AP overload: two tests in one day is unrealistic


Photo by Ryan Weiner

Racing towards the finish line at the WCHS track, Arnav Juneja practices for the next upcoming track meet. The junior prepares for the 200 meter and 400 meter races as a mid-distance sprinter.

By Ryan Weiner, Editor-in-Chief

Pens scribbling on test booklets, timers ticking down on boards, and students inevitably stressing at each turn of a page. When AP season kicks off across the nation on May 1, these are things one can be guaranteed to see in every testing room. As students prepare for what are arguably the biggest two weeks of the year, the close proximity of all the tests is truly a major stressor.

With over 30 different AP tests being issued over a span of only 10 school days, the possibility of a student having multiple three-hour tests in a single day is surprisingly high. Combine that with the fact that this tight schedule affects already stressed upperclassmen more, as they are taking more AP classes on average and are dealing with SAT testing or college searches, only goes to show that the current AP system is an incredibly big stressor that no high schooler should have to pay to deal with.

In a US News article from June 2022, the writer discusses a study conducted at a school in Virginia in which students taking more AP classes had severely higher rates of abnormal sleep schedules, erratic behavior, and poor diet during the testing season. If the College Board and high schools around the country truly seek to prepare students for the next steps of their lives, taking measures to eliminate this excess stress must be done.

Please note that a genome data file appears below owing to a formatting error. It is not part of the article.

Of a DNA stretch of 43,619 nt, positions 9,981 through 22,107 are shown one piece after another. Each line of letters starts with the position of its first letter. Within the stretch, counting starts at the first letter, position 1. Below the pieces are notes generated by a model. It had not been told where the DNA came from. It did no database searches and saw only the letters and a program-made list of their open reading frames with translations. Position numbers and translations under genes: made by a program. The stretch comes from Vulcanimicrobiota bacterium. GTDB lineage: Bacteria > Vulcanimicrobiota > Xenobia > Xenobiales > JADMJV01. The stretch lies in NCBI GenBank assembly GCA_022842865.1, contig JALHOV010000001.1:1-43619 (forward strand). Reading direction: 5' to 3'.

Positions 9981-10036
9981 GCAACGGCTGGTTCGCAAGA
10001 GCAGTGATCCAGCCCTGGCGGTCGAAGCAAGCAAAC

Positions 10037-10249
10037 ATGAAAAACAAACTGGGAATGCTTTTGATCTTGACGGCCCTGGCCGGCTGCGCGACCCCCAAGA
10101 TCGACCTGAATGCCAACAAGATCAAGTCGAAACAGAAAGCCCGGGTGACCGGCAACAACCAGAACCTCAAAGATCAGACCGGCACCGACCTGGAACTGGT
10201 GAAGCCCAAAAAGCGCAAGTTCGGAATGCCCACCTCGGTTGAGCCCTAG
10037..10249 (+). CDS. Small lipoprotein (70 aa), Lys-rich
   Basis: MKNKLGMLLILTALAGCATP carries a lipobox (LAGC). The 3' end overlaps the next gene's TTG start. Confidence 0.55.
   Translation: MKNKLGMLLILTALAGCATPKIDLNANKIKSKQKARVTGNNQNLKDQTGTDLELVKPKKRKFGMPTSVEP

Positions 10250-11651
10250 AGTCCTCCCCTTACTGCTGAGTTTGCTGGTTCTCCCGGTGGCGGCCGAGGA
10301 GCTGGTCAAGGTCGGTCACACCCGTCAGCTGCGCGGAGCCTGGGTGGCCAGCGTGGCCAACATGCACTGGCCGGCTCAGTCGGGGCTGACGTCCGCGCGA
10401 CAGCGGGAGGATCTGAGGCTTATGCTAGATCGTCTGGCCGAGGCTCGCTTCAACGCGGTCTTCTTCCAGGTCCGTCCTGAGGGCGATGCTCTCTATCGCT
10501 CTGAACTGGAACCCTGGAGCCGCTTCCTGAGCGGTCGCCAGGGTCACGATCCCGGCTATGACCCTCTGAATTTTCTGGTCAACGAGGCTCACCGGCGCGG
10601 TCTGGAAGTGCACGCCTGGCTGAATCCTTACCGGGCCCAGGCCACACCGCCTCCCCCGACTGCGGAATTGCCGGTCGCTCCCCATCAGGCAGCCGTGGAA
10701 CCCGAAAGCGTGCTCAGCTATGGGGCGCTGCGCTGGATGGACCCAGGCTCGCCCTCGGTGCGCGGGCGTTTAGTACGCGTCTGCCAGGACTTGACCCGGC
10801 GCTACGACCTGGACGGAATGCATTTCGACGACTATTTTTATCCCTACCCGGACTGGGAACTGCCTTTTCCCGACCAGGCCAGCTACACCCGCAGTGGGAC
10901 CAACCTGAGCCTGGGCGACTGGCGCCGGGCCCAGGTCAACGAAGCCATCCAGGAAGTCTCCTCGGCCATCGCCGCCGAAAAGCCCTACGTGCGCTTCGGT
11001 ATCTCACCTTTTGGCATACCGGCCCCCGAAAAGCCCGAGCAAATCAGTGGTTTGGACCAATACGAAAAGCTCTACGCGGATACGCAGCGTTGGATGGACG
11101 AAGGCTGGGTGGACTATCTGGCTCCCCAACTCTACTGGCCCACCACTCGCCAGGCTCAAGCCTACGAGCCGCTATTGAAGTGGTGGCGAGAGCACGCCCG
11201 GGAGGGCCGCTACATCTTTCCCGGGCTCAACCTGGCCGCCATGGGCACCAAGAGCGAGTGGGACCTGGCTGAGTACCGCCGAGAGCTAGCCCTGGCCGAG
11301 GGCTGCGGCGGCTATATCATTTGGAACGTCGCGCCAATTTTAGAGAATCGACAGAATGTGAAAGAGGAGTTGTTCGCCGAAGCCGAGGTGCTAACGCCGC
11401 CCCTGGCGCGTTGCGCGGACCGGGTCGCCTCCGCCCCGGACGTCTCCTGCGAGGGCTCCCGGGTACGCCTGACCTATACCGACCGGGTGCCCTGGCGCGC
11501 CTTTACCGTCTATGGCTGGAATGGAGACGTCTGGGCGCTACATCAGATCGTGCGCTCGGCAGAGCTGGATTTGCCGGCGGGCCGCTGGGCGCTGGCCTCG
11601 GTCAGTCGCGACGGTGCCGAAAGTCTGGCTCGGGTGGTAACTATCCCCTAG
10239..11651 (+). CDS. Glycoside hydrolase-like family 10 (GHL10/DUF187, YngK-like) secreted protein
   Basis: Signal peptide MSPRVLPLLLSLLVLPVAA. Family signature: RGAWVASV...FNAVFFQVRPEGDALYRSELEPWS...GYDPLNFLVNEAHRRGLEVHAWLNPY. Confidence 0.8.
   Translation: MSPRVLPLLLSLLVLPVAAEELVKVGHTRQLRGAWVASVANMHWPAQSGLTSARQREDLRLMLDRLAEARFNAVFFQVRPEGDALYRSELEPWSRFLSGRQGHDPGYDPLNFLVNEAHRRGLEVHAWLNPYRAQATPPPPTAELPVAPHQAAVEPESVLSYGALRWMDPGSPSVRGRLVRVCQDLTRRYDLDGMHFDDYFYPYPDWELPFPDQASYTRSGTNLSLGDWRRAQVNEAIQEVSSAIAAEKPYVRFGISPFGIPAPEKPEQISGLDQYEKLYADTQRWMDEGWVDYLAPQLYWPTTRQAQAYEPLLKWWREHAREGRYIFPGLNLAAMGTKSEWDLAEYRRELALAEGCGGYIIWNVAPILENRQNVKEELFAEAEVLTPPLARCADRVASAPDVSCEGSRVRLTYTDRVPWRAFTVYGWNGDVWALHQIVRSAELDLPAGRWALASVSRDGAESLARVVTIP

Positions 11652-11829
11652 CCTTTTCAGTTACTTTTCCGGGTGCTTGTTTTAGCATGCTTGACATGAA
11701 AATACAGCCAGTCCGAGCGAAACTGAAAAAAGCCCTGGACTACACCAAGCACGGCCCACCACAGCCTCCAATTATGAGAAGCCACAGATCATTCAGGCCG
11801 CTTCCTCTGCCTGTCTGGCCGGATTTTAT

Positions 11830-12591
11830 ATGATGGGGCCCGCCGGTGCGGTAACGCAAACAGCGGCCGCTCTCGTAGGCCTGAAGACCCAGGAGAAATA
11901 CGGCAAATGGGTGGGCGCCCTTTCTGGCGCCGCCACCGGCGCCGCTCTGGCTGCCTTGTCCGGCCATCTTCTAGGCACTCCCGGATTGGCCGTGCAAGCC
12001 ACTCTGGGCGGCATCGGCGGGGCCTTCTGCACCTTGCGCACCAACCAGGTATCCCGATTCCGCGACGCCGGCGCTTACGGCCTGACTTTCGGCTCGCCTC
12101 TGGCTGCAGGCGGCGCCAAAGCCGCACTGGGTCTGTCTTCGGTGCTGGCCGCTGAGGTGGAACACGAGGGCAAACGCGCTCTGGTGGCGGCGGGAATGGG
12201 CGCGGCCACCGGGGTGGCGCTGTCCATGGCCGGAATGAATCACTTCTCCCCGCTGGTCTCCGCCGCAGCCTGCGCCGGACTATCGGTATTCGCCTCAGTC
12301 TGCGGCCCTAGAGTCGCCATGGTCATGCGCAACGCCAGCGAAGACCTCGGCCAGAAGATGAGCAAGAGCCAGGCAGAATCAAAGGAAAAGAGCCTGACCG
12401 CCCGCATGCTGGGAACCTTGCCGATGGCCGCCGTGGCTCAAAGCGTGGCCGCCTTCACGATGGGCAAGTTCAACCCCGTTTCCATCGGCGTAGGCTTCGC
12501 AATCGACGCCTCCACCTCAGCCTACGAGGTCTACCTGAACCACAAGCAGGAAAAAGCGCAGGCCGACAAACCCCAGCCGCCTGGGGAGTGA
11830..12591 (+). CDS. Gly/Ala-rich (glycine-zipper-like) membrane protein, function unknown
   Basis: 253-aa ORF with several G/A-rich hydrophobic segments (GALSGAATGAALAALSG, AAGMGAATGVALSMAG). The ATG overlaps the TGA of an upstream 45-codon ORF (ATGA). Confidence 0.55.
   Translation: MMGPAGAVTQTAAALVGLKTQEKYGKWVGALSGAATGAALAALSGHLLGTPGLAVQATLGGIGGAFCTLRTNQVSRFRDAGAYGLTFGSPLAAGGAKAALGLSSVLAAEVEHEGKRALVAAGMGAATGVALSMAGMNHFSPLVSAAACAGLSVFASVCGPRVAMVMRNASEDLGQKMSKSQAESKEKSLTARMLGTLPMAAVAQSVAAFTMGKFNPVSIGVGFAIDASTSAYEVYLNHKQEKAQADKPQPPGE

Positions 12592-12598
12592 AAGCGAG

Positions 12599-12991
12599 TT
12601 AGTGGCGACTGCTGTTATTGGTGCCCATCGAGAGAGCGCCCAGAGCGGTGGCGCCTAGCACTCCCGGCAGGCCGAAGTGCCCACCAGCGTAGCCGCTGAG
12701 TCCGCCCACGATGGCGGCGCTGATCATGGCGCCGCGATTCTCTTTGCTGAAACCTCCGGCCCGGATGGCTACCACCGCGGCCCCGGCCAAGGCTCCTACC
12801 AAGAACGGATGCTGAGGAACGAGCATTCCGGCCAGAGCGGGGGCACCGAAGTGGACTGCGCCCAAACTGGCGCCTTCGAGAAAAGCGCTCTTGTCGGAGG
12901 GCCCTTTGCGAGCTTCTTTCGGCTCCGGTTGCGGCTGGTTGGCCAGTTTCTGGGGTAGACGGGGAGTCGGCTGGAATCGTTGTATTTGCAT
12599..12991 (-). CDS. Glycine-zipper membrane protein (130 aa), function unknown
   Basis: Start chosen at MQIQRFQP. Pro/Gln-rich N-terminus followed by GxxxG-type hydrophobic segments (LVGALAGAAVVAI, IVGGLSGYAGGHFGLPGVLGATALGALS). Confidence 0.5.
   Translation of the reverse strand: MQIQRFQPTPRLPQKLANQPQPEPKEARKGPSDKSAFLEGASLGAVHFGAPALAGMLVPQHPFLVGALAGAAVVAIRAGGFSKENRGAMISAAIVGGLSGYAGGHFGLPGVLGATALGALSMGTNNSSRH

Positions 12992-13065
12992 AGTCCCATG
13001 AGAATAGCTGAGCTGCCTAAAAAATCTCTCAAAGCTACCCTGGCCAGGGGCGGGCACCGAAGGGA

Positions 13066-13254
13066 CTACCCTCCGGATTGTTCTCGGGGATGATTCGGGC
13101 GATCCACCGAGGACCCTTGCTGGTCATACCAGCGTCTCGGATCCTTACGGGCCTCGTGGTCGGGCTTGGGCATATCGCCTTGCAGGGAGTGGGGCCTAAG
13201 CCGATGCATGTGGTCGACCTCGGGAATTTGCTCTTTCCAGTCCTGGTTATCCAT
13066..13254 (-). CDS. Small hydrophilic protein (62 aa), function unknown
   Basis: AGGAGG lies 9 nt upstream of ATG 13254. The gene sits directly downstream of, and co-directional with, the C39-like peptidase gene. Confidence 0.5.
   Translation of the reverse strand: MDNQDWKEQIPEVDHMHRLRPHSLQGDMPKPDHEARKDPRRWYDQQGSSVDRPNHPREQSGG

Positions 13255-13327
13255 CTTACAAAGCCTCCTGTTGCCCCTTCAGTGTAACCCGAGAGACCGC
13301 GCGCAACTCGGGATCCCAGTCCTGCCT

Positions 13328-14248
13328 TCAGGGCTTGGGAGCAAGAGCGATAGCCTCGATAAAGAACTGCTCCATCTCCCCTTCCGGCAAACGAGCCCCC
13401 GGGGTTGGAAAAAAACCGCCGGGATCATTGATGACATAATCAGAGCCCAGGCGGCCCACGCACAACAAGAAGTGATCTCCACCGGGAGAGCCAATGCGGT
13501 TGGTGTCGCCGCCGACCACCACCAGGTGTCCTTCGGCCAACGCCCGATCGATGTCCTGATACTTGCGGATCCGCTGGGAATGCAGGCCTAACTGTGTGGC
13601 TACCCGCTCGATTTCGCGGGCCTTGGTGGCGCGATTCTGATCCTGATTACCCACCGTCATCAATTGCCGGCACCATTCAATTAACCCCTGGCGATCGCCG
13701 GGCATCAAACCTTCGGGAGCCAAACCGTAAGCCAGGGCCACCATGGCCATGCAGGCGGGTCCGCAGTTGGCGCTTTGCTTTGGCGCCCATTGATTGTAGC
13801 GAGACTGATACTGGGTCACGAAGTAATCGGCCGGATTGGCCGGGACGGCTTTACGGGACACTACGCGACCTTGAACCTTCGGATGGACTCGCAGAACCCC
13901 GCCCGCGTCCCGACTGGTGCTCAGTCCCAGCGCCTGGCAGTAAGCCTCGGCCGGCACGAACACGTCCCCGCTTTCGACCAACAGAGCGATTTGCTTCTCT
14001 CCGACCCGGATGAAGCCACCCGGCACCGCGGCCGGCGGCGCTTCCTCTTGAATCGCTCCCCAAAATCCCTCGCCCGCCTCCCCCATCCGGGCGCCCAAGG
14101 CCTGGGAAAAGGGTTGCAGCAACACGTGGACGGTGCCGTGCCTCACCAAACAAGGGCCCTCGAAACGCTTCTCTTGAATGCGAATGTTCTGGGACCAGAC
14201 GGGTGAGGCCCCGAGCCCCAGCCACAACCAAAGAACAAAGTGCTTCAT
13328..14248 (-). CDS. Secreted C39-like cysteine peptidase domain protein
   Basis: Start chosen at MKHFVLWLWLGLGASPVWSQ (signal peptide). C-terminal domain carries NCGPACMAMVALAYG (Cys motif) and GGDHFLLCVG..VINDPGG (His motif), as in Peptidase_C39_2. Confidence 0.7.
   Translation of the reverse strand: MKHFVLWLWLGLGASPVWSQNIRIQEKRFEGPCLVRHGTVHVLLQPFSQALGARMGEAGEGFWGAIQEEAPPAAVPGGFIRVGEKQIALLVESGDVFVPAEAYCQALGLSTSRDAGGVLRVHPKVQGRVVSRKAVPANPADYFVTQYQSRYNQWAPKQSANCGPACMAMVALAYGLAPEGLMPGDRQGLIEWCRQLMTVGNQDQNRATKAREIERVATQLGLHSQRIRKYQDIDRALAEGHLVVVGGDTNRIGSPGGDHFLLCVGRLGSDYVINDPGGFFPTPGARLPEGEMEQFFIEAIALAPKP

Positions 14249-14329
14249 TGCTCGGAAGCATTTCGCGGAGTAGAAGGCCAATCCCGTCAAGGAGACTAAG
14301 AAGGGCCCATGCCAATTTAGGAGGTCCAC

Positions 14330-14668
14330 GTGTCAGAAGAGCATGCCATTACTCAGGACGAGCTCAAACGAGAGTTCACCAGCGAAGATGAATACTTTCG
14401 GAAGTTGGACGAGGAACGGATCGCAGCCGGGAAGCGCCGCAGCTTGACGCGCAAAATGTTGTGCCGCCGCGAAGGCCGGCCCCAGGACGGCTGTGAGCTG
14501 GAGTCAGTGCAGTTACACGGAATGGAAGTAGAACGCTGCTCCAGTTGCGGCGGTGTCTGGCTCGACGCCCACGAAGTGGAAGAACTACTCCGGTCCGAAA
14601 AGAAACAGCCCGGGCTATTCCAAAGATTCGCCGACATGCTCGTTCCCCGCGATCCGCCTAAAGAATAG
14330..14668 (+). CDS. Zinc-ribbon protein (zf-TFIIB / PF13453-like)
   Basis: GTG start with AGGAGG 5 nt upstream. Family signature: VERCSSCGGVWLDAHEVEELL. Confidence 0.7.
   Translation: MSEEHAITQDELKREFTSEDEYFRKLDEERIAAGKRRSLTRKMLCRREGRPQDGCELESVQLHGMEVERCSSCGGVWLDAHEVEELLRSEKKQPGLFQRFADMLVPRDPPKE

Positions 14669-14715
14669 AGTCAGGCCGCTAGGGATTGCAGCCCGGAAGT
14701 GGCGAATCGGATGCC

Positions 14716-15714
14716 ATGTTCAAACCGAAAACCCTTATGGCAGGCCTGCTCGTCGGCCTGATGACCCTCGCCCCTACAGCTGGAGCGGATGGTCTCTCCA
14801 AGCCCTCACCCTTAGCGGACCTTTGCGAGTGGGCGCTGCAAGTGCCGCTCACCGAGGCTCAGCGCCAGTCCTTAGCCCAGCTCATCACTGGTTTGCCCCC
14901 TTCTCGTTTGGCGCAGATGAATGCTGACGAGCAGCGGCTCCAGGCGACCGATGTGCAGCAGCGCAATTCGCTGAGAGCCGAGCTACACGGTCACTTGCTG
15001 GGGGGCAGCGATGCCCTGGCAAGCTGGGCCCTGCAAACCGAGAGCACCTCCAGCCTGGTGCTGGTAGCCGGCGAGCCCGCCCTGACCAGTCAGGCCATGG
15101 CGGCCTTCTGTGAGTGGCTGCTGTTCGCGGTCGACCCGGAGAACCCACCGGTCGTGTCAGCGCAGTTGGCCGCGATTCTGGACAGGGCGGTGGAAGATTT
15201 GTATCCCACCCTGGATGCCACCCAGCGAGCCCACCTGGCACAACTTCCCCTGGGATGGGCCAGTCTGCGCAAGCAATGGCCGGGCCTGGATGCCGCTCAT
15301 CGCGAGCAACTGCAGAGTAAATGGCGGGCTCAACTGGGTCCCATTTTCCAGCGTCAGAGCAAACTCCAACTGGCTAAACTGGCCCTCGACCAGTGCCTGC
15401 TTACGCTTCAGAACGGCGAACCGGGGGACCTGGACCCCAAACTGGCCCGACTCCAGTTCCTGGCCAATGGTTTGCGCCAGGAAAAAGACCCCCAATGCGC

Additionally, a Forbes article from 2017 noted that students who took multiple exams in a short period of time were also more likely to perform poorly on them, as studying for both while prioritizing physical and mental health is nearly impossible. As the whole goal of AP exams is to pass and get college credit, it is absurd that there is no way for students to have a slight break in between tests to gain a little more study time.

Unfortunately, many students at WCHS will be affected by the stress of taking two AP tests on the same day this year. For example, many seniors are planning to take the AP Environmental Science and Psychology tests on May 2, as well as the AP Macroeconomics and Statistics tests on May 4. There will also be plenty of juniors at WCHS taking the AP Modern World History and Physics 1 Tests on May 11. However, there is a way to take away the stress for students next year.

To fix this, the College Board should offer make-up testing days for students that have two AP tests on the same day. In this new system, students would take whatever the earlier test is on the correct day and then utilize the make-up day for the second test. These tests can occur in the week following the normal AP testing so most, if not all students across the country will still be in school.

While there is nothing that students or school administrators can do to make an immediate change to the problem, the first step would be to contact the College Board and protest for a greater range of testing dates to decrease the likelihood of students having multiple AP tests in a single day. This way, the College Board at least gets to keep their level of resource expenditures from not having to create more test booklets and does not have to make such a drastic change immediately.

In short, if prioritizing the physical and mental health of students is something schools across the country are claiming to do, then they must step in to demand change from the College Board. Simply put, there must be reform done by the College Board in order to accommodate for the great cram of AP season.